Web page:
Singing that famous French waltz, I open the shoe box. I pull out the tiles and lay them randomly on the table: hand-size foam rectangles: powder blue on the back, red on the front embedded with two colored shapes in contrasting bright hues. Romika observes what I am doing. In Bulgarian she says something like: “What is that?” I show her the capital letters on the top of the cardboard box: DOMINOES. I read: “Dominoes! –Aah.” She seems to recognize the word. I am not sure how the group gathered around me will play. I stack up all the tiles, face down, in front of Leila.
I pick up the top tile. I show it around. “What color is it? –Yellow.” answers Denise. George, the only English native speaker among us, stares with wide curious eyes, but stays silent, as usual. Romika and Leila repeat: “Yellow.” At the center of the table I place the double yellow: a yellow triangle on each side of the red rectangle. I pick a second tile from the pile. I show it around. “What color is it?” Everyone is perplexed. I lay it on the table and point at the small rectangle and square: “Blue, purple.” Romika and Denise repeat. I put the tile next to the yellow triangle’s one. “We need some yellow. We cannot use that one. Let’s put it aside.” I start a “rejected” stack.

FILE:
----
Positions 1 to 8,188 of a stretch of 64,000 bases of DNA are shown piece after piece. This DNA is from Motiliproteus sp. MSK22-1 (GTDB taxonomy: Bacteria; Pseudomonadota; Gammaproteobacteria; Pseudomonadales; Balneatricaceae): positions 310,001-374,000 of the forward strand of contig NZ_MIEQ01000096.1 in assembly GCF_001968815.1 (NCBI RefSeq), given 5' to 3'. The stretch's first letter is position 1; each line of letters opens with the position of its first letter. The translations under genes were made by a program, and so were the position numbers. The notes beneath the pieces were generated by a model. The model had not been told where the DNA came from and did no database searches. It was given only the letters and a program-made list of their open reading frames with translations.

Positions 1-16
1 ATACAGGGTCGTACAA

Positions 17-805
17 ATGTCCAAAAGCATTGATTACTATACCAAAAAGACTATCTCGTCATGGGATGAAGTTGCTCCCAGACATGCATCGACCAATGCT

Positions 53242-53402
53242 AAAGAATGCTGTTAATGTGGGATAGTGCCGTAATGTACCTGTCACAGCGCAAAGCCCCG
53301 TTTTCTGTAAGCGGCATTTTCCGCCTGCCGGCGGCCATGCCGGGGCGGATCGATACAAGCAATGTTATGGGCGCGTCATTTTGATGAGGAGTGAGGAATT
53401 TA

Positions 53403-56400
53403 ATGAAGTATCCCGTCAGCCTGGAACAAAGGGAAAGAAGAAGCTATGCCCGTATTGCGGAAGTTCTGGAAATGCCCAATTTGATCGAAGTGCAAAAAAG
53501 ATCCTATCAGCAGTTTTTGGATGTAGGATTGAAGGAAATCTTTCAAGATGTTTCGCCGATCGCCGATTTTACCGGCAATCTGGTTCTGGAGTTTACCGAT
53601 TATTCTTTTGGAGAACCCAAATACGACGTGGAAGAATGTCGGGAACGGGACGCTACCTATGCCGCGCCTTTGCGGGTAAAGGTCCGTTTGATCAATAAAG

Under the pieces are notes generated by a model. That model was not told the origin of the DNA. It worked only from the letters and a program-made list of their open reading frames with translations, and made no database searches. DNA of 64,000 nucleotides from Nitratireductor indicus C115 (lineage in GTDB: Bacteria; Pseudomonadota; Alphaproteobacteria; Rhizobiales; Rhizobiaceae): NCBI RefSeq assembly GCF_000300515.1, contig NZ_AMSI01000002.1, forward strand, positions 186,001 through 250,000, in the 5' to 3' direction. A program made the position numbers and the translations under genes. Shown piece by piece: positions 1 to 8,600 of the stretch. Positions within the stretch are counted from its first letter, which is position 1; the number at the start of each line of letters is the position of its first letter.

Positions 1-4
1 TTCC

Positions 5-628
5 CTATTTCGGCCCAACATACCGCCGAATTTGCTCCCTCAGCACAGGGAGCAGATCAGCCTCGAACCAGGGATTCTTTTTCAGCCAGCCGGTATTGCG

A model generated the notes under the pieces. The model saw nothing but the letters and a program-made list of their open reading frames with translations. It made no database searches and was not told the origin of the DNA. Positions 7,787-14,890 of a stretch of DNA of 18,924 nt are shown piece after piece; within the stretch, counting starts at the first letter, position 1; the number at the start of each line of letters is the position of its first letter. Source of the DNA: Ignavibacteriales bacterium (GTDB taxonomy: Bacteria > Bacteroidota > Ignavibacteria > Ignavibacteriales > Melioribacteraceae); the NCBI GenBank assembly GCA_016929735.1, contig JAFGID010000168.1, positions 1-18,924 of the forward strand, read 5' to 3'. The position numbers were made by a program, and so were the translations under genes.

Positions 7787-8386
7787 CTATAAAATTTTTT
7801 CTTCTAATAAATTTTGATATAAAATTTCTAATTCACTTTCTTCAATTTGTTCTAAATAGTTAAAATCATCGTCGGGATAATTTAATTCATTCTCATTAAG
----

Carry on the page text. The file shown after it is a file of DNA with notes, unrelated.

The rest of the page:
Watching Leila, Romika protests: “What is she doing?” Leila has grabbed one tile from the pile in front of her. Using her fingers, she is trying to separate the front and back layers. “She likes to touch.” I explain. We watch the experiment. The tile does not come apart. Leila puts it back in the pile. I confide to all that I always want to extract the colored shapes from their little perfectly shaped nest, dug in the red side of the tiles. “If I do that, it may be a disaster, they might never fit and glue again.”
The next ten tiles, or so, are no match. No yellow in sight. They end up into the “rejected “stack. We laugh about this absence of luck. Finally there is a match. Our game gains momentum. The characteristics domino roads and crossroads are extending through the table. The words we exchange are colors. Usually Denise is the quickest to name the color. Romika repeats or say it in Bulgarian. I repeat her Bulgarian. We smile. I am happy to revisit my minimal Bulgarian vocabulary, learned 35 years ago. Romika is happy to practice her English. Maybe I smile because I found a purpose to our playing: a language lesson.
Finally all the tiles are connected. “What do we do now?” asks Romika. “We look at the drawing we just made.” I propose. A tiles mosaic is now covering half the table. I admire the patterns and lightly pass my fingers over the varied shapes: purple rectangle, white hexagon, green moon, black half moon, yellow triangle and more. Romika, again, seems to be interrogating, in Bulgarian. Because of her body language I interpret it as: “What’s the point?” I have no answer. I think of her animated face during the game, of our joy of being together around the table, creating something despite our very different backgrounds and diagnosis. I remember the recent words from an Australia visitor: “What is left is the essence.” This is the point of our game: opening up to our essence. It could also be called, enjoying a moment together.